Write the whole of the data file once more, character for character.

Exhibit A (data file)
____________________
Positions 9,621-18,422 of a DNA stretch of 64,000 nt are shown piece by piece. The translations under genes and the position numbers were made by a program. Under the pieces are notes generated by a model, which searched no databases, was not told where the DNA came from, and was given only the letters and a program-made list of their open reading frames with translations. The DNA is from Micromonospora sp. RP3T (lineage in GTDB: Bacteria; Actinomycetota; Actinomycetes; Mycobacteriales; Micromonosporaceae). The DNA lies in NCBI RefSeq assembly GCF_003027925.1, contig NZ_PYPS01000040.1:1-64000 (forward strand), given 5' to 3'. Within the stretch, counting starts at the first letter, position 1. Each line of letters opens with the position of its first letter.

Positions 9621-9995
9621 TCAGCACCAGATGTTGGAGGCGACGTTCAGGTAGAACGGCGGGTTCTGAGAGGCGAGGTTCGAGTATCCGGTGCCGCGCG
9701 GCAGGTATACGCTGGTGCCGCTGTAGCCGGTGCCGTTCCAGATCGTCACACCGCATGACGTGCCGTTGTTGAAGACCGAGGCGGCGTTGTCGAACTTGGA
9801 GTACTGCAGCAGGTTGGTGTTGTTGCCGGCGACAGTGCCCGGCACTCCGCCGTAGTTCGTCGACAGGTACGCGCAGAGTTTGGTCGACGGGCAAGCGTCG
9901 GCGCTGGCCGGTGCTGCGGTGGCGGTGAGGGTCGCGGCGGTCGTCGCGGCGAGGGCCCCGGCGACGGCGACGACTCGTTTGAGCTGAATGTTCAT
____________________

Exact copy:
Positions 9,621-18,422 of a DNA stretch of 64,000 nt are shown piece by piece. The translations under genes and the position numbers were made by a program. Under the pieces are notes generated by a model, which searched no databases, was not told where the DNA came from, and was given only the letters and a program-made list of their open reading frames with translations. The DNA is from Micromonospora sp. RP3T (lineage in GTDB: Bacteria; Actinomycetota; Actinomycetes; Mycobacteriales; Micromonosporaceae). The DNA lies in NCBI RefSeq assembly GCF_003027925.1, contig NZ_PYPS01000040.1:1-64000 (forward strand), given 5' to 3'. Within the stretch, counting starts at the first letter, position 1. Each line of letters opens with the position of its first letter.

Positions 9621-9995
9621 TCAGCACCAGATGTTGGAGGCGACGTTCAGGTAGAACGGCGGGTTCTGAGAGGCGAGGTTCGAGTATCCGGTGCCGCGCG
9701 GCAGGTATACGCTGGTGCCGCTGTAGCCGGTGCCGTTCCAGATCGTCACACCGCATGACGTGCCGTTGTTGAAGACCGAGGCGGCGTTGTCGAACTTGGA
9801 GTACTGCAGCAGGTTGGTGTTGTTGCCGGCGACAGTGCCCGGCACTCCGCCGTAGTTCGTCGACAGGTACGCGCAGAGTTTGGTCGACGGGCAAGCGTCG
9901 GCGCTGGCCGGTGCTGCGGTGGCGGTGAGGGTCGCGGCGGTCGTCGCGGCGAGGGCCCCGGCGACGGCGACGACTCGTTTGAGCTGAATGTTCAT